Resilience in challenging environments is, in particular, a cross-generational thing. Exactly how families transmit resilience to their children is a matter for continuing research. All theorists would agree that parenting styles are crucial (Masten, 2018).

Warm, emotionally supporting families are more likely to produce resilient individuals than less emotionally supportive families. In general (and in settled environments) an authoritative parenting style that fosters self-confidence and autonomous competence in the young (Power, 2013) is most likely to produce robustly resilient teenagers. However, where children are growing up in deprivation or in dangerous or risky environments, a stricter, more authoritarian parenting style that presents clear guidance about what is or is not acceptable behaviour, and projects positive expectations for the child’s development is associated with more resilient outcomes.

Families are important, but other contexts, too, can influence the development of resilience. For example, a positive, caring and encouraging teacher can change a teenager’s perception of his or her potential, fostering the self-belief that most theories see as a core foundation for resilience (Werner & Smith, 2001). A school that projects high expectations, encouraging the young to have the self-confidence to try, and offering the opportunity to succeed, fosters a more resilient orientation in the young.

Thus resilience has an important foundation in a positive emotional orientation, a self-belief that expects to cope. However, it is also clear from research that self-belief alone is not enough to ensure that youth will transcend everyday challenge or serious adversity.

To be effectively resilient, an adolescent needs not only self-belief but effective mental strategies (Hauser et al, 2006). Research has shown that the resilient are characterised by a high degree of cognitive or executive control, the ability to focus attention, to evaluate what is or is not working effectively, the ability to switch attention to new strategies flexibly – and the ability to regulate emotional reactions. To some extent these things can be learned; but executive control of thoughts, behaviours and emotions is easier for some personality types than others.

Current research is starting to explore how personality, supportive families and schools and specific experiences interact to generate the emotional and cognitive processes that underlie resilience. This process is complex: as a result of differing balance between various factors, some individuals will tend to be resilient across many situations, whereas others may be resilient in some situations but not others, and some will have generally low resilience. By the same token, it may be easier to foster resilience in some individuals than in others (Masten, 2015).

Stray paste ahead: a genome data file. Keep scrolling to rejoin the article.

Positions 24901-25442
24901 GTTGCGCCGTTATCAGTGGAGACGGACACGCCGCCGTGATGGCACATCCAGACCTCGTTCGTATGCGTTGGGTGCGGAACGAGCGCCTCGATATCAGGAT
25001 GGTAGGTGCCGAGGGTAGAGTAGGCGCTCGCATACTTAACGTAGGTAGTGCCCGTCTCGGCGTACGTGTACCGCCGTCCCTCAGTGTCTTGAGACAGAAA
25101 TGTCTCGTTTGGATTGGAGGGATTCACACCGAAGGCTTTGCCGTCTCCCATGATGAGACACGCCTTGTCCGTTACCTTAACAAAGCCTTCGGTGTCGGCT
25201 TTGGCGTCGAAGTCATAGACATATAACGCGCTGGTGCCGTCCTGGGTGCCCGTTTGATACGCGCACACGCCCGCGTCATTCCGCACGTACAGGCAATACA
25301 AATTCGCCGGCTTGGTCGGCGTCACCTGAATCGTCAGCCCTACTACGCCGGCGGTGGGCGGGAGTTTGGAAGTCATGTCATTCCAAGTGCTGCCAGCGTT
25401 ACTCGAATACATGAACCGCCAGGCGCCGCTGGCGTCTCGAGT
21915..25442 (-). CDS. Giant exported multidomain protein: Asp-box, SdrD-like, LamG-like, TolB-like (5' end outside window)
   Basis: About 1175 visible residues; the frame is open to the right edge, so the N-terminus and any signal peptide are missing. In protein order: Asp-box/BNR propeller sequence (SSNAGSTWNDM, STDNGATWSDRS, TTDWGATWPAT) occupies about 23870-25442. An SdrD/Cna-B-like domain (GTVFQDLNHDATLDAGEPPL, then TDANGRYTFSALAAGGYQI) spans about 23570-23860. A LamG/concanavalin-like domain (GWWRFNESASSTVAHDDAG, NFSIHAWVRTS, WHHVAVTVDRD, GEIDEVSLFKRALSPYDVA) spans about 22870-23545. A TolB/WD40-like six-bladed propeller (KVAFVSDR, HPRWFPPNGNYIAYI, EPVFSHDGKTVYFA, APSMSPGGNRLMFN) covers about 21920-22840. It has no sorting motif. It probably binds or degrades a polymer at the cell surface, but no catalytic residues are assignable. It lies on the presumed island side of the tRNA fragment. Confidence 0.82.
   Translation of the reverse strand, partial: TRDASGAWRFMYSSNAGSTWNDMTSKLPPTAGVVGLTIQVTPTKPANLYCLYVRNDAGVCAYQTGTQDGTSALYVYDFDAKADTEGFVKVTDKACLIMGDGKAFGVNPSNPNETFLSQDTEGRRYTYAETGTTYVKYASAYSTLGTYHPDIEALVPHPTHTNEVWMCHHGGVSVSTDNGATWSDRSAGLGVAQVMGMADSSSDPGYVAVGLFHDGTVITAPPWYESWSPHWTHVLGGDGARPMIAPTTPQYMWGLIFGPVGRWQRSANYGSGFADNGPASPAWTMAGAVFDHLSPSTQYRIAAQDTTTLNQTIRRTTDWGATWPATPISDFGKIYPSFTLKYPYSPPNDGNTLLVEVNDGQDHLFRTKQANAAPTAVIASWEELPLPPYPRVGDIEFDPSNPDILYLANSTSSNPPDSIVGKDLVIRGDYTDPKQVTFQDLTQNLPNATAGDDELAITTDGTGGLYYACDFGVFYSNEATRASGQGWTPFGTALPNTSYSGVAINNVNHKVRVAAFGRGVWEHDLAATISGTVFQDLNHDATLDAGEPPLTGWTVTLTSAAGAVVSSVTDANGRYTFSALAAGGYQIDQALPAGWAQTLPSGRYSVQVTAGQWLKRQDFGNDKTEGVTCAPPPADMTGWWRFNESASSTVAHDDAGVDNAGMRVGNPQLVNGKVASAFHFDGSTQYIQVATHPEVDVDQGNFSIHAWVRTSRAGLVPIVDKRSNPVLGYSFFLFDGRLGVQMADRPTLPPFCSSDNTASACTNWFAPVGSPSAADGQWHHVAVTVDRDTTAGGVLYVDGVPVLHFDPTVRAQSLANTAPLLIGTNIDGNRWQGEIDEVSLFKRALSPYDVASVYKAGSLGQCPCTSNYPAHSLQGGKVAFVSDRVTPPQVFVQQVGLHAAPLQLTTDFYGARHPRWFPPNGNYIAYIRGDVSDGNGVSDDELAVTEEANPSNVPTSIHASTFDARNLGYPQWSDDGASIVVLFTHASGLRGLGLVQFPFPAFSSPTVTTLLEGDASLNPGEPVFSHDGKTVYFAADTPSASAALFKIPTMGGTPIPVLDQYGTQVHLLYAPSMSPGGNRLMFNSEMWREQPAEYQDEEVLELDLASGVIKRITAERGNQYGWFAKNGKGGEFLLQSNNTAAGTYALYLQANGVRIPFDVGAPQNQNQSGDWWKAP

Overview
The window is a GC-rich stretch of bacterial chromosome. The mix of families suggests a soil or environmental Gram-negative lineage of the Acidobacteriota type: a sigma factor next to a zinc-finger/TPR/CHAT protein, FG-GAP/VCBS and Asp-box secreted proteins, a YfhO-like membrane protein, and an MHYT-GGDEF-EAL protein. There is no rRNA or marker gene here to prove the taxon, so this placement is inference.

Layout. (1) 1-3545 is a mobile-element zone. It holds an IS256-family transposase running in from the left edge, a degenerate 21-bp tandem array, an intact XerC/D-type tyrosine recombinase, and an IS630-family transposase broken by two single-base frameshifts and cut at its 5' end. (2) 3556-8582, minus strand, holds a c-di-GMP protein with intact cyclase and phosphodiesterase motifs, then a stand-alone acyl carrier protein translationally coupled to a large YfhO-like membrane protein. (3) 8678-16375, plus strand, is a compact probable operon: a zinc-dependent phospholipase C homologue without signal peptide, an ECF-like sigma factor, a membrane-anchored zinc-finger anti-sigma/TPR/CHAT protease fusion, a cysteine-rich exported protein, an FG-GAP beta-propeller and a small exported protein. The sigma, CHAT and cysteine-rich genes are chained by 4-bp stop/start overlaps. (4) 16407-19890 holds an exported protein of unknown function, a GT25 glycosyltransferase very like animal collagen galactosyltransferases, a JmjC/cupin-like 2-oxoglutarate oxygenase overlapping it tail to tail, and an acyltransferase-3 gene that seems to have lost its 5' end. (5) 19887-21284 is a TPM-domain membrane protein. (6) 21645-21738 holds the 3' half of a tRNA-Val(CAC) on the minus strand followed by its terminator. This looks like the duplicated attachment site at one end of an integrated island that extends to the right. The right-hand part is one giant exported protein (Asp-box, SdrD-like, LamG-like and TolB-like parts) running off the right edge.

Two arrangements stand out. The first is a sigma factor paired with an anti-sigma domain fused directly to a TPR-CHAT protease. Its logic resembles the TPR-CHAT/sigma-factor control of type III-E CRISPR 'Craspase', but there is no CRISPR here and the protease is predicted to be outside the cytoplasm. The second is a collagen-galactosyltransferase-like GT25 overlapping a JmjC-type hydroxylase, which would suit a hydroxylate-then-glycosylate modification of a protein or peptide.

• Dr Stephanie Thornton is a chartered psychologist and former lecturer in psychology and child development. To read Dr Thornton’s previous articles in SecEd, including in this series, go to http://bit.ly/2o1BVxK


Further information & resources

  • Ellis et al: Beyond risk and protective factors: An adaptation-based approach, Perspectives on Psychological Science 12, 2017.
  • Hauser et al: Out of the woods: Tales of teen resilience, Harvard University Press, 2006.
  • Imran et al: Does poverty lead to crime? Evidence from the Unites States of America, International Journal of Social Economics 45, 2018.
  • Lionetti et al: Dandelions, tulips and orchids: Evidence for the existence of low-sensitive, medium-senstive and high-sensitive individuals, Translational Psychology 8, 2018: https://go.nature.com/2NcDvrc
  • Masten: Resilience theory and research on children and families: Past, present, and promise, Journal of Family Theory and Review 10, 2018.
  • Masten: Ordinary Magic: Resilience in development, Guildford Press, 2015.
  • Power: Parenting dimensions and styles: A brief history and recommendations for future research, Childhood Obesity 9, 2013.
  • Rothbart: Becoming who we are: Temperament and personality in development, Guilford Press, 2011.
  • Shean: Current theories relating to resilience and young people: A literature review, Victorian Health Promotion Foundation, Melbourne, 2015: http://bit.ly/2SukNNi
  • Sutton et al: Nipping criminality in the bud, The Psychologist 19, 2006.
  • Werner & Smith: Journeys from childhood to midlife: Risk, resilience, and recovery, Cornell University Press, 2001.